Seemingly introverted, the 31-year-old is wearing a brown shirt with an insect pattern and brown trousers, perhaps unconsciously emphasising her love for the outdoors. Working as a landscaper when she’s not performing in plays or writing music, there’s a calm, grounded energy to Molly. It’s a form of self-assurance that comes from getting through tricky terrain.
“I had been living in Innishannon with my then-partner before the pandemic, doing a drama course,” she describes of life prior to Covid. “I was slowly gravitating home, and then myself and my partner broke up. It was the perfect storm, so I went back to Ballydehob. That’s kind of what brought me there, but then it felt right to stay. It’s only in the last six months that I’ve felt itchy feet, like I need to go somewhere else again. It took a good two years of re-grounding and reconnecting, getting in touch with that place again within that context. It was a really important part of my personal journey, but also of the making of this album. I’ve never had that space and time to do anything. I’m very grateful for it, really. Dublin and West Cork are totally different places, but I’m realising that I probably need both in my life.”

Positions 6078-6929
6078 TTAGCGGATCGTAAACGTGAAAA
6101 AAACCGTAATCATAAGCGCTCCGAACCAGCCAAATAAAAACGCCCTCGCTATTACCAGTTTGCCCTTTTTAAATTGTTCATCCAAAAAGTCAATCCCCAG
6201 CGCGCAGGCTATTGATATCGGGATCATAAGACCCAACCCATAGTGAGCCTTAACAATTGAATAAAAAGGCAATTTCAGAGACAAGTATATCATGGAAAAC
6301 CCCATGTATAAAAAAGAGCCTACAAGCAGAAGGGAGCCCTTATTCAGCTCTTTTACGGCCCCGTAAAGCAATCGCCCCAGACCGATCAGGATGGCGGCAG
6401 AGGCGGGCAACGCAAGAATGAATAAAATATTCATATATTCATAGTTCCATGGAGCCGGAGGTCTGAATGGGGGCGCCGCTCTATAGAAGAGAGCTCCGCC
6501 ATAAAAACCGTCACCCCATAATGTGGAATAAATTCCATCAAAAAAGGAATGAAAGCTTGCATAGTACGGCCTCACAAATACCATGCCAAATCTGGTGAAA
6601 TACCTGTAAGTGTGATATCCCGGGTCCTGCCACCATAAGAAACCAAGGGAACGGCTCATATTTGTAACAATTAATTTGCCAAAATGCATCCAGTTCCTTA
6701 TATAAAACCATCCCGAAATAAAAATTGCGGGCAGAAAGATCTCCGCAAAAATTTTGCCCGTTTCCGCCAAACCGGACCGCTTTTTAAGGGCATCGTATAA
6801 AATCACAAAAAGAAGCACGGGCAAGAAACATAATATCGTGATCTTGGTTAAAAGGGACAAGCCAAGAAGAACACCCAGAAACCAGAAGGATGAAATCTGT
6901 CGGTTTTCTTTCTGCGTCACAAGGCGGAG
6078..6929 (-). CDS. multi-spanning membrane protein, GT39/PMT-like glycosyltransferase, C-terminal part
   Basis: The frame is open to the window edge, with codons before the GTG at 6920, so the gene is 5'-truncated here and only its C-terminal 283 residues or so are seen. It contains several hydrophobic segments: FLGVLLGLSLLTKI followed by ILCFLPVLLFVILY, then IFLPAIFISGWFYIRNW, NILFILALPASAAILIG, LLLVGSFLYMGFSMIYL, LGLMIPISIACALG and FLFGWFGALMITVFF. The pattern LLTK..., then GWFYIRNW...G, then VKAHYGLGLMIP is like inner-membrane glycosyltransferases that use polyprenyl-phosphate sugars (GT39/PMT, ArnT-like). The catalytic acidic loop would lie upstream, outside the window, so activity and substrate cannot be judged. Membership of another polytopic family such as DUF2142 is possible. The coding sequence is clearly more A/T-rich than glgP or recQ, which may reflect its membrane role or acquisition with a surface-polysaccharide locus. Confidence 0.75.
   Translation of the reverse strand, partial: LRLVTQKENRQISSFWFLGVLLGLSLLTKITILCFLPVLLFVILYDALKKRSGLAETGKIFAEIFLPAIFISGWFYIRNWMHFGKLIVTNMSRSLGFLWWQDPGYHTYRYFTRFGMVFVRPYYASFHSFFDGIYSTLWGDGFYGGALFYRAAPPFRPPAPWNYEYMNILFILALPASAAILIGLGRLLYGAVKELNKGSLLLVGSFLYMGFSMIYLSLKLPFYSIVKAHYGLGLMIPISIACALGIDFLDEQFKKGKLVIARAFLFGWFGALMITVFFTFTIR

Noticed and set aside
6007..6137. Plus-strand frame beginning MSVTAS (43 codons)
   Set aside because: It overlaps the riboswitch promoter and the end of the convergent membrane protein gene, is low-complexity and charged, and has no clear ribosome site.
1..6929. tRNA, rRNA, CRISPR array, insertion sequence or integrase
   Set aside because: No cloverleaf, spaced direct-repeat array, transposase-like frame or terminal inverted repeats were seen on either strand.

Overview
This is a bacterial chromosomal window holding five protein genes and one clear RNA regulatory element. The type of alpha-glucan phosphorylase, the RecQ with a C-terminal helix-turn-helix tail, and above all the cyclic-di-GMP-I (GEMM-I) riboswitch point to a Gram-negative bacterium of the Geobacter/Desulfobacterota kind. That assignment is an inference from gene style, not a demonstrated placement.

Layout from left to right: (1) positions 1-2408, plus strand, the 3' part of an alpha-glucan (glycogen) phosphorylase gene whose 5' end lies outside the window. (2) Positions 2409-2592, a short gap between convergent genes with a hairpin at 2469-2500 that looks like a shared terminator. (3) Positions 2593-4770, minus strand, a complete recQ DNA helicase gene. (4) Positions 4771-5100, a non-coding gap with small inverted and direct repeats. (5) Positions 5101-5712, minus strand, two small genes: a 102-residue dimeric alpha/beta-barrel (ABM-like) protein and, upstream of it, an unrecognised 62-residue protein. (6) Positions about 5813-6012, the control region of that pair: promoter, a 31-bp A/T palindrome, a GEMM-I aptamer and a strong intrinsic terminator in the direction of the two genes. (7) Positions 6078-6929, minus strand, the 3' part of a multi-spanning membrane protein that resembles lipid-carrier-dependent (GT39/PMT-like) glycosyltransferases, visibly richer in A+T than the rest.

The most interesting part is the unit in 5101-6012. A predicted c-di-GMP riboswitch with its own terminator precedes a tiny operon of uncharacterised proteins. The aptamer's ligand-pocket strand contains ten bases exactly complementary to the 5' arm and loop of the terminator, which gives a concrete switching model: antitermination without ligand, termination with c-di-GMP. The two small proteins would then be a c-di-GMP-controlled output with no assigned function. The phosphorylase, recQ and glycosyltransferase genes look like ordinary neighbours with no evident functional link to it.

O’Mahony returned to David’s house while performing a play for the Dublin Theatre Festival, The Boy Who Never Was, which wrapped on October 16th. The home itself is described in the opening line of the album opener, ‘The House of David’: “There is a house on the canal bank, built of grey brick and covered thick, unassuming…”